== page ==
You see it all across the culture. In every road crew (save the ones just holding up signs) you find men willing to put their bodies and lives at hardship and risk, most often to either attract a woman or to take care of one. You see it especially in poor men who work the worst of jobs, even fight in our wars, trying to measure up and qualify to be loved; qualify to be men.
Many of them in America have recently paid the ultimate price, calling out to their wives or mothers as they bled out in the desert sand. Or they come back home and suicide after finding out that their wounds, external and internal, are too much inconvenience for the women who claimed to love them.
This is the price of gynocentrism, and it is time we started teaching our boys and men that it is too steep. And our girls and women that they are not worth it. No one is.
We cannot ever fully end gynocentrism because we cannot end sexual competition. What we can do in the life of the average man is substantial, though.
We can offer, to any man willing and conscious enough to choose it, a path back to his personal dignity, a safe house for his resources and an escape from his dysfunctional conditioning. And we can offer, with good, conscious parenting, a much more healthy set of life options for our children. And we may just start to vacate our prisons in the process.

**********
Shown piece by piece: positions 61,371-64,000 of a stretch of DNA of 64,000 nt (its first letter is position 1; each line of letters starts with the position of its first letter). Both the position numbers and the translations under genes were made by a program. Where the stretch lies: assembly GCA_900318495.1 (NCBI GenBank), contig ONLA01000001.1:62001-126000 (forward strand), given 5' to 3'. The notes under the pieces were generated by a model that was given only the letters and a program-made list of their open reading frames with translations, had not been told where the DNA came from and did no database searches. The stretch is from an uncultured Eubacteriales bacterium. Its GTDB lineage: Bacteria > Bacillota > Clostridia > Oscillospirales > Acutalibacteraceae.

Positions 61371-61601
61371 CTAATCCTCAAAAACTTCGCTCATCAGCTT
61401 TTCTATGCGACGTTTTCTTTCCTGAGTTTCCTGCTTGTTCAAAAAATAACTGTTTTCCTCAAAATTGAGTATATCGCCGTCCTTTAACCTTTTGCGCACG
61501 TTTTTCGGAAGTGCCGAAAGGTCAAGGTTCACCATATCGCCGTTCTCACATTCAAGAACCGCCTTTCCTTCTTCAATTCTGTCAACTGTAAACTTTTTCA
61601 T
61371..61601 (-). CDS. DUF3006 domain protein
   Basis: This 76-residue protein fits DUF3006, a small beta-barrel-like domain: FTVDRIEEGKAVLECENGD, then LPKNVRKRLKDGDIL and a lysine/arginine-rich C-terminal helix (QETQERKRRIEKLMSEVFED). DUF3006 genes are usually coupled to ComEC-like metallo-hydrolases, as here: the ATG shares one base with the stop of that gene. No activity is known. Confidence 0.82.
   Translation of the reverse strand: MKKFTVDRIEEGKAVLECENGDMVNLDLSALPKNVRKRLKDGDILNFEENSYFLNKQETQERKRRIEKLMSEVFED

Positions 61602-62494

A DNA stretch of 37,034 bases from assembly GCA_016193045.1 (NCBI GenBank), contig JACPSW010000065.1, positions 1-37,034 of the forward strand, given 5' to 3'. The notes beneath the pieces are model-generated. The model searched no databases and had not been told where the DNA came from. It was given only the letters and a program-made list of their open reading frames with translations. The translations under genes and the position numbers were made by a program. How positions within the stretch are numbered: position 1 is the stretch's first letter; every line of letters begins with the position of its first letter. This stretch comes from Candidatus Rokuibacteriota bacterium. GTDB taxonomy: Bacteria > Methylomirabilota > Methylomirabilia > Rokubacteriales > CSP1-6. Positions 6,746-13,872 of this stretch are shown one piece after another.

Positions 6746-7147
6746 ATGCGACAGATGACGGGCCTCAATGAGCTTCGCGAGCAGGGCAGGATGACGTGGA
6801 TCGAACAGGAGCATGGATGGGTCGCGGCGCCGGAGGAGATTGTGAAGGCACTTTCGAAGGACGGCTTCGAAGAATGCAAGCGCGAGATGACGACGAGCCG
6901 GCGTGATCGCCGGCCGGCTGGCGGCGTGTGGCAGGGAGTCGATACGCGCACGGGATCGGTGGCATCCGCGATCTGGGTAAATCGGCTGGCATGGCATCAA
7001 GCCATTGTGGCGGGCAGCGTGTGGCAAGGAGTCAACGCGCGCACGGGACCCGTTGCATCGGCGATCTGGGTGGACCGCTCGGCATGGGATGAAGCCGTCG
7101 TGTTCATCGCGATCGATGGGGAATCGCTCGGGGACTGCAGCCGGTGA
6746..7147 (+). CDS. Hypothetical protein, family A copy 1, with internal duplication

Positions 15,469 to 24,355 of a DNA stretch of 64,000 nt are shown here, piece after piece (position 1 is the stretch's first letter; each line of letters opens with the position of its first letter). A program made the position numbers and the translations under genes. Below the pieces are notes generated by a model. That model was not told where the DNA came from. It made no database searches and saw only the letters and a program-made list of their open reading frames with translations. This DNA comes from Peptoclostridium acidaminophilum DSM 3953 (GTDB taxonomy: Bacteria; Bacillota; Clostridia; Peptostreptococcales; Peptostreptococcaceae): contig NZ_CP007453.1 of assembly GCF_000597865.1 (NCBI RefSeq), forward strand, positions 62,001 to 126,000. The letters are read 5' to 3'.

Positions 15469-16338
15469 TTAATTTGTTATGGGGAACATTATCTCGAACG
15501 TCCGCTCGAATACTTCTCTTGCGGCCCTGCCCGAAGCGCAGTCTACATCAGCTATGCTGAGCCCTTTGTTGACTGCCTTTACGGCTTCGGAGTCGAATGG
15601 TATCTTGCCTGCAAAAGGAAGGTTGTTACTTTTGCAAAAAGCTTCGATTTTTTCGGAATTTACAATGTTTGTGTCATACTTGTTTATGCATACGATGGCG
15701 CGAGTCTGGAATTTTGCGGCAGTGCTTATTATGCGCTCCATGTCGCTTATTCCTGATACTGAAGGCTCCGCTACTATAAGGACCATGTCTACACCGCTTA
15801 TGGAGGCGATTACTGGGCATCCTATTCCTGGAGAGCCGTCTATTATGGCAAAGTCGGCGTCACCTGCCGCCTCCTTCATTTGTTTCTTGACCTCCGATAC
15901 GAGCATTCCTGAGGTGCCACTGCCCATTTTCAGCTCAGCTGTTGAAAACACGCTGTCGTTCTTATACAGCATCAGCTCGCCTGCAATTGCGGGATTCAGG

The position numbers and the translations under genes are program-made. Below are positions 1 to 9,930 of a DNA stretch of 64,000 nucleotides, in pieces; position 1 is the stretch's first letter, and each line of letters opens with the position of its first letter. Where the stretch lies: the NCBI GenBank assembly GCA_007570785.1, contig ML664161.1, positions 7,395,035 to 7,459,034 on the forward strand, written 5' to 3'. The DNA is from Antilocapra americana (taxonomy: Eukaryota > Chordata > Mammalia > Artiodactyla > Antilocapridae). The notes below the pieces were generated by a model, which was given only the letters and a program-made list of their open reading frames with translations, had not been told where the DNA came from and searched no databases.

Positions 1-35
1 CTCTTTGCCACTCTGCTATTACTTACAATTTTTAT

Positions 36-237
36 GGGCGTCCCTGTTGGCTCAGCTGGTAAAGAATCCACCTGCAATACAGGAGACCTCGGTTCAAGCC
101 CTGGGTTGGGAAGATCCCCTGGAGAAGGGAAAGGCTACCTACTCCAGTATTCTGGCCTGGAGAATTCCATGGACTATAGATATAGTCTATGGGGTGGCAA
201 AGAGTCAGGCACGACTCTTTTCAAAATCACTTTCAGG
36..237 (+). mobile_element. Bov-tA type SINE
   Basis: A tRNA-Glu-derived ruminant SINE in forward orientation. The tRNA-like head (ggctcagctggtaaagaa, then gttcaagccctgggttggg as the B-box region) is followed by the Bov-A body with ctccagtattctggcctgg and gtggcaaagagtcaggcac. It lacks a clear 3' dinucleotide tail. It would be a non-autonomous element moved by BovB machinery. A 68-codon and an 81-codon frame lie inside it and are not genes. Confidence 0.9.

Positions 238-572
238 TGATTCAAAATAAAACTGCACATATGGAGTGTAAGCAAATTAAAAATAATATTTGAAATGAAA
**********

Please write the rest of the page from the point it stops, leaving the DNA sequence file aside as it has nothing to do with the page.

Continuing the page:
This is not, as some critics may allege, a mirroring of feminism which has only managed to estrange men and women while allowing women to still hang on to the resources men produce. That feminism is just another expression of gynocentrism. It is gynocentrism on crack.
Love and acceptance cannot be purchased with the mindless sacrifice of the unconscious, gullible white knight. That bargain usually earns the opposite in the form of abuse and parasitism. That ill-fated quest, the search for self-worth at the mercy of women’s caprice, is the driving force behind the Elliot Rogers’ of the world. What most men endure with a simple loss of self, other less stable men translate to blood in the streets.
If that is to change then more realistic alternatives for men must be present in a substantially different life narrative.
When I co-wrote “Authoring Your Own Life,” with Peter Wright, our intent was to start a dialogue along these lines. Indeed, that is ultimately the goal of our version, our vision, of the men’s movement. It is not life without women. It is life without gynocentrism. And it is attainable with a different way for men to measure their own worth; with a different narrative about their lives.
As we move into a new era of men finally starting to redefine themselves, for themselves, let’s teach them from early on to reject, or at least to consciously manage, the gynocentrism on which far too much of the world depends and that sometimes drives men over the edge, leading them to destruction instead of the love they seek.
We can’t do this by simply rejecting the gynocentric narrative, although that is where it must start. We must provide men and especially our boys with a new blueprint based on self-acceptance, self-worth and self-respect, none of which are even remotely dependent on a woman’s approval.
We must provide men the opportunity to author their own lives, to eschew the pressures placed on them to surrender that authorship to others.
For some men, the results of that work will come not a minute too soon.